Boy, the sight of a certain few online payment processors rushing to the door was akin to watching a pack of pols flee a photo opportunity with just-identified members of the KKK.
Citadel Commerce (also including myCitadel and Citadel Checks), Central Coin and eChecks all bailed from the U.S. market in the day or two following NETeller's pullout. Or, more technically, they no longer offer financing channels between U.S. customers and known gambling sites; as with these sites, reports that they are completely out of the U.S. market are not quite accurate. They're still open to business for Americans, but they will not provide a transfer service to gambling sites.
All of these companies are either publicly traded or are housed in the UK or Canada, the perils of which we've outlined on several previous occasions. It is no surprise that they have pulled out; it's only the timing that's a matter of inconvenience.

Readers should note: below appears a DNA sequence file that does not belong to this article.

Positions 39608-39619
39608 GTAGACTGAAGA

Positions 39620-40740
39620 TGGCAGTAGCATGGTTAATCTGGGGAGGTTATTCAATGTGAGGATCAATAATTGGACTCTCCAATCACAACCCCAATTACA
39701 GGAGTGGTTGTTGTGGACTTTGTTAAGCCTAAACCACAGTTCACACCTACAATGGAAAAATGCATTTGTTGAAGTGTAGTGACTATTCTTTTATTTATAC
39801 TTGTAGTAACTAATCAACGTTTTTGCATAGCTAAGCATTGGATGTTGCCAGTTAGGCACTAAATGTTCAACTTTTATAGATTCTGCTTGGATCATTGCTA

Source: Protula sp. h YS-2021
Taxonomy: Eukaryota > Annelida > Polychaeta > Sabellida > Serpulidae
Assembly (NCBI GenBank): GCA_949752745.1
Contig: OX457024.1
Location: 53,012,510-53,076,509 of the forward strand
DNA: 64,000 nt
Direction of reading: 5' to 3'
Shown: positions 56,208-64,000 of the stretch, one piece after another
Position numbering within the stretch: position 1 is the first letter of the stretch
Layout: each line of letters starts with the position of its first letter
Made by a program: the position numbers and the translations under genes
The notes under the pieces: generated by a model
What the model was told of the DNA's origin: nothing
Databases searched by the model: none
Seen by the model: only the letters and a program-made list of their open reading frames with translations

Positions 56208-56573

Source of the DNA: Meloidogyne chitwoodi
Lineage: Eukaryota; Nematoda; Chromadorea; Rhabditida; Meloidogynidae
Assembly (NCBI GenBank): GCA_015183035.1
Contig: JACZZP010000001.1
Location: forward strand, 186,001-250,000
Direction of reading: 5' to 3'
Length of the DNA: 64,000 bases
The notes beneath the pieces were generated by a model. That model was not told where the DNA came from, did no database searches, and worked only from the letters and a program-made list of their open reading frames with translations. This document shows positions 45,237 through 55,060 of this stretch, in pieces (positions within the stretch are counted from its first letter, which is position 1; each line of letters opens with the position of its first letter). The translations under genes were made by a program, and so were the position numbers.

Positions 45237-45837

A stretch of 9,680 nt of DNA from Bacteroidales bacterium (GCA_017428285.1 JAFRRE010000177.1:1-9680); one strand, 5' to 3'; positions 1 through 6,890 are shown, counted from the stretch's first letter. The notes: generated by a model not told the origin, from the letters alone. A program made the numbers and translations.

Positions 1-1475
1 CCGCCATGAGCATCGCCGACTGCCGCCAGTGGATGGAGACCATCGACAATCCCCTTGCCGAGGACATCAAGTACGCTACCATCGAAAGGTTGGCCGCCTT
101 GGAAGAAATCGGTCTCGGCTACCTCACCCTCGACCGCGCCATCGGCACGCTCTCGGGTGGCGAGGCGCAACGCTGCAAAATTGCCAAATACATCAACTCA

Anyhow, we've entered what will be a contraction phase for online poker. There's no way around that, now, but I'm still not quite in the "sky is falling" camp outlined by a couple of other writers. Alternate funding methods will emerge, but it will take weeks or months to occur. In the meantime, the options are meager. Click2Pay is out there and works for some sites, ePassporte is preferred by Stars but has ghastly fees connected (and hence, I don't plan on using it), and a few others exist as well.
Perhaps you're not familiar with the fact that this has happened once already, with PayPal back in 2001. One of the curiosities is that the PayPal agreement with the Feds was prominently mentioned in the indictments against the NETeller founders. Far be it from me to insinuate that this is just another small factor in all of what's going down. Rest assured that when online poker reaches an expansion stage in the U.S. once again, PayPal will be firmly placed as the U.S. government's "recommended" choice of funding services. Call it a prediction, even.